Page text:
PHILADELPHIA, PENNSYLVANIA & LONDON, ENGLAND (January 11, 2018) - Satisfaction with care in hospitals declines when patients believe there are not enough nurses on wards, according to a new study based on the NHS Inpatient Survey published in the BMJ Open.
Only 14 per cent of patients who reported there was never or rarely enough nurses on the hospital ward rated their care as excellent, while 57 percent of patients who reported there were usually enough nurses rated their care as excellent.
The study, led by researchers from the University of Pennsylvania, University of Southampton, and King's College London, also showed that only 60 per cent of the 66,348 patients responding to the NHS survey reported that there were usually enough nurses available to provide their care. One in 10 patients surveyed said there were never or rarely enough professional nurses during their hospital stay, the study has shown.
The internationally renowned research team say that their findings show that it is the availability of qualified registered nurses in hospitals that affects patient satisfaction most.
"The often repeated narrative suggesting that quality deficits in hospitals are due to 'uncaring' nurses is not supported by evidence from the NHS's own survey," says author Linda Aiken, PhD, RN, Director of the Center for Health Outcomes and Policy Research at the University of Pennsylvania. "Patients value nurses so much that when nurses are in short supply, patients' overall ratings of their hospitals decline sharply."
The study shows that missed nursing care that is common when there are too few nurses on duty contributes to patients' low ratings of their hospitals.
Professor Peter Griffiths, from the University of Southampton, said: "The variation in nurse staffing levels between different NHS hospitals is huge. When there aren't enough professional nurses, things get missed, patients notice, and this affects their confidence in the quality of the hospital and the care they receive."
"England has one of the lowest percentages among European countries of professional nurses at the bedside already. We know that 65 per cent of nurses in hospitals in England say that high workloads prevent them from spending enough time comforting patients while 52 per cent of nurses say they don't have enough time to teach patients and their families how to manage after hospital. But having more staff on the wards, who have limited qualifications is not enough - the NHS needs to focus on achieving safe registered nurse staffing levels as a means to achieve better outcomes including improving patients' satisfaction with their care."
The study shows that patients' confidence in doctors and nurses is equally important in whether they rate the hospital care as excellent.
"Shoring up nurse staffing as well as medical staffing is warranted to improve quality of care," said Professor Anne Marie Rafferty, DPhil (Oxon) RN, from the Florence Nightingale Faculty of Nursing, Midwifery and Palliative Care, King's College London.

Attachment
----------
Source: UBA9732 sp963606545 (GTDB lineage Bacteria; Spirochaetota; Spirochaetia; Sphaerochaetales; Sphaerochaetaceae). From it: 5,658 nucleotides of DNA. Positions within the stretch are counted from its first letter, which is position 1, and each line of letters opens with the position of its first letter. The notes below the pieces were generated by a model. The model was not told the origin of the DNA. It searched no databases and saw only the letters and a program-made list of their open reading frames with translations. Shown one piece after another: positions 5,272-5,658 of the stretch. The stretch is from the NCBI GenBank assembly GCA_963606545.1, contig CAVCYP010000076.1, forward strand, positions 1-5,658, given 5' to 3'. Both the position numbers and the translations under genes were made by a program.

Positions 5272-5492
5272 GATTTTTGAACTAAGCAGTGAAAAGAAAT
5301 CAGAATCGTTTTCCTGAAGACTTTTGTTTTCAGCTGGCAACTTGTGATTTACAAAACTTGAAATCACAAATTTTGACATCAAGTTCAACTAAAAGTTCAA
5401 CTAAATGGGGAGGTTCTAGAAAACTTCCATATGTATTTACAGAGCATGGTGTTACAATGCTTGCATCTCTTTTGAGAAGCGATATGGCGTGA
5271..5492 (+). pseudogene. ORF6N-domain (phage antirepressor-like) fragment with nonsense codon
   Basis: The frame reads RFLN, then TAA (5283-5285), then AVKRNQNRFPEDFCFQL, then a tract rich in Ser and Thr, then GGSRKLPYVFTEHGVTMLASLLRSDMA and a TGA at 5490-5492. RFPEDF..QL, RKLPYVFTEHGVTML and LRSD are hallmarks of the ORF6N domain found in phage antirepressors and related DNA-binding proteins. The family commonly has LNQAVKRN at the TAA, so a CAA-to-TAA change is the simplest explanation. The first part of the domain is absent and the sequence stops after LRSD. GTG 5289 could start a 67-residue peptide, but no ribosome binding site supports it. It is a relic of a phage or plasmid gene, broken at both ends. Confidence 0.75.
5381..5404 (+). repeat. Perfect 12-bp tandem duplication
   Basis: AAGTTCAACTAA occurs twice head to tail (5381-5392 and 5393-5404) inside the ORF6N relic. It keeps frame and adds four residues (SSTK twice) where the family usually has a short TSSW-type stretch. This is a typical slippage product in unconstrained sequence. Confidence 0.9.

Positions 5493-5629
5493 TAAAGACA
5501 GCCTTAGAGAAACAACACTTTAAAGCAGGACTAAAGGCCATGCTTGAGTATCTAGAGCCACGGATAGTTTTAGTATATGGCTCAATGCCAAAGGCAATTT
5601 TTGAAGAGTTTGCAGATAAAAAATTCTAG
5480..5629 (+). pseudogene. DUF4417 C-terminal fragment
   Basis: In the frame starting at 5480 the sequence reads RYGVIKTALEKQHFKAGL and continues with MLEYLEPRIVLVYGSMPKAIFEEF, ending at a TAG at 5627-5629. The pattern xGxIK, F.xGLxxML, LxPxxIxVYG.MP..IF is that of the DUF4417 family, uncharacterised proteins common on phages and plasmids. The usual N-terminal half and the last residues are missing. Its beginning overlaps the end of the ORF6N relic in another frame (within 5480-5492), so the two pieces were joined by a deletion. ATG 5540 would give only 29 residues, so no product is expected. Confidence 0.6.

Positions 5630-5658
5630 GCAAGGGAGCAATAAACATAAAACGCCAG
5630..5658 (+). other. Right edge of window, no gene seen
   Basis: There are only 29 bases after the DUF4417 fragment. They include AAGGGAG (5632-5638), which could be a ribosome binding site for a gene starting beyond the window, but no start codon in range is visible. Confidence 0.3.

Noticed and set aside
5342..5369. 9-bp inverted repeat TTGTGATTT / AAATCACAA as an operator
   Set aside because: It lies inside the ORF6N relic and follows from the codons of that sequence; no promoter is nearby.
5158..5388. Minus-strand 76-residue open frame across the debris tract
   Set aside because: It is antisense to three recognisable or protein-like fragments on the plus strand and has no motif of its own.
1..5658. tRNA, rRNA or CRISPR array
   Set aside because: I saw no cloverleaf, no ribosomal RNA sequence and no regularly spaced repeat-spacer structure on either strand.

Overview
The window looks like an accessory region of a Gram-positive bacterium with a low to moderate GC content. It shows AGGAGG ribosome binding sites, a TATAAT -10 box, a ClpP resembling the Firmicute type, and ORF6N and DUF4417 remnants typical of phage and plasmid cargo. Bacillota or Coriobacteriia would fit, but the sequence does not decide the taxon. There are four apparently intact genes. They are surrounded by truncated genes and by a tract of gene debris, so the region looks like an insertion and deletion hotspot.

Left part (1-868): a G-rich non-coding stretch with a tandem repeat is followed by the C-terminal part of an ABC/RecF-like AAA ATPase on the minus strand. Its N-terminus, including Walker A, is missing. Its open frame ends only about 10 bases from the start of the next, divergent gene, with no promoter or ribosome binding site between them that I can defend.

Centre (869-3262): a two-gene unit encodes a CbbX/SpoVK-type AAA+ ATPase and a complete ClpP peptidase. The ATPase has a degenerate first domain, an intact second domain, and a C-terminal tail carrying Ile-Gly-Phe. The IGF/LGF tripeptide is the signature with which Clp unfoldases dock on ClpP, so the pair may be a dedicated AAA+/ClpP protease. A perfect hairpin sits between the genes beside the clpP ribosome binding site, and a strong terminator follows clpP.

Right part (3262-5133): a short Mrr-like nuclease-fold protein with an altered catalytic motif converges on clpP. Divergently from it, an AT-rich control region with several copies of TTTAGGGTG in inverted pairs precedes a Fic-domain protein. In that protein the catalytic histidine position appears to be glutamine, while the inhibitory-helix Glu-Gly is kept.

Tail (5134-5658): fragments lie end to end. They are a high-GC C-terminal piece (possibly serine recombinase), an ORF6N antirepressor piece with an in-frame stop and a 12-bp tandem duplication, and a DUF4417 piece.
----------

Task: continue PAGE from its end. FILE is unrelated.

''Patient perception is an important barometer of quality of care and confidence in the NHS. The widening gap between demand and capacity is reflected in missed care, which in turn is associated with poor nurse staffing and poor hospital environments. Improving nurse staffing in NHS hospitals holds promise for improving patient satisfaction''.
This large study is the latest in a series of studies and commissioned reports on uneven quality of care in NHS hospitals in England pointing to the immediate need for increasing the number of funded positions in NHS hospitals for highly qualified professional nurses.
About the University of Pennsylvania School of Nursing
The University of Pennsylvania School of Nursing is one of the world's leading schools of nursing. For the second year in a row, it is ranked the #1 nursing school in the world by QS University, and has four graduate programs ranked number one by U.S. News & World Report, the most of any school in the United States. Penn Nursing is consistently among the nation's top recipients of nursing research funding from the National Institutes of Health. Penn Nursing prepares nurse scientists and nurse leaders to meet the health needs of a global society through research, education, and practice. Follow Penn Nursing on: Facebook, Twitter, LinkedIn, Instagram & YouTube.
About the University of Southampton
Through world-leading research and enterprise activities, the University of Southampton connects with businesses to create real-world solutions to global issues. Through its educational offering, it works with partners around the world to offer relevant, flexible education, which trains students for jobs not even thought of. This connectivity is what sets Southampton apart from the rest; we make connections and change the world. http://www.southampton.ac.uk/
King's College London
King's College London is one of the top 25 universities in the world (2016/17 QS World University Rankings) and among the oldest in England. King's has more than 29,600 students (of whom nearly 11,700 are graduate students) from some 150 countries worldwide, and some 8,000 staff. King's has an outstanding reputation for world-class teaching and cutting-edge research. In the 2014 Research Excellence Framework (REF), eighty-four per cent of research at King's was deemed 'world-leading' or 'internationally excellent' (3* and 4*).Since our foundation, King's students and staff have dedicated themselves in the service of society. King's will continue to focus on world-leading education, research and service, and will have an increasingly proactive role to play in a more interconnected, complex world. Visit our website to find out more about Vision 2029, King's strategic vision for the next 12 years to 2029, which will be the 200th anniversary of the founding of the university. For further information about King's, please visit http://www.kcl.ac.uk/newsevents/About-Kings.aspx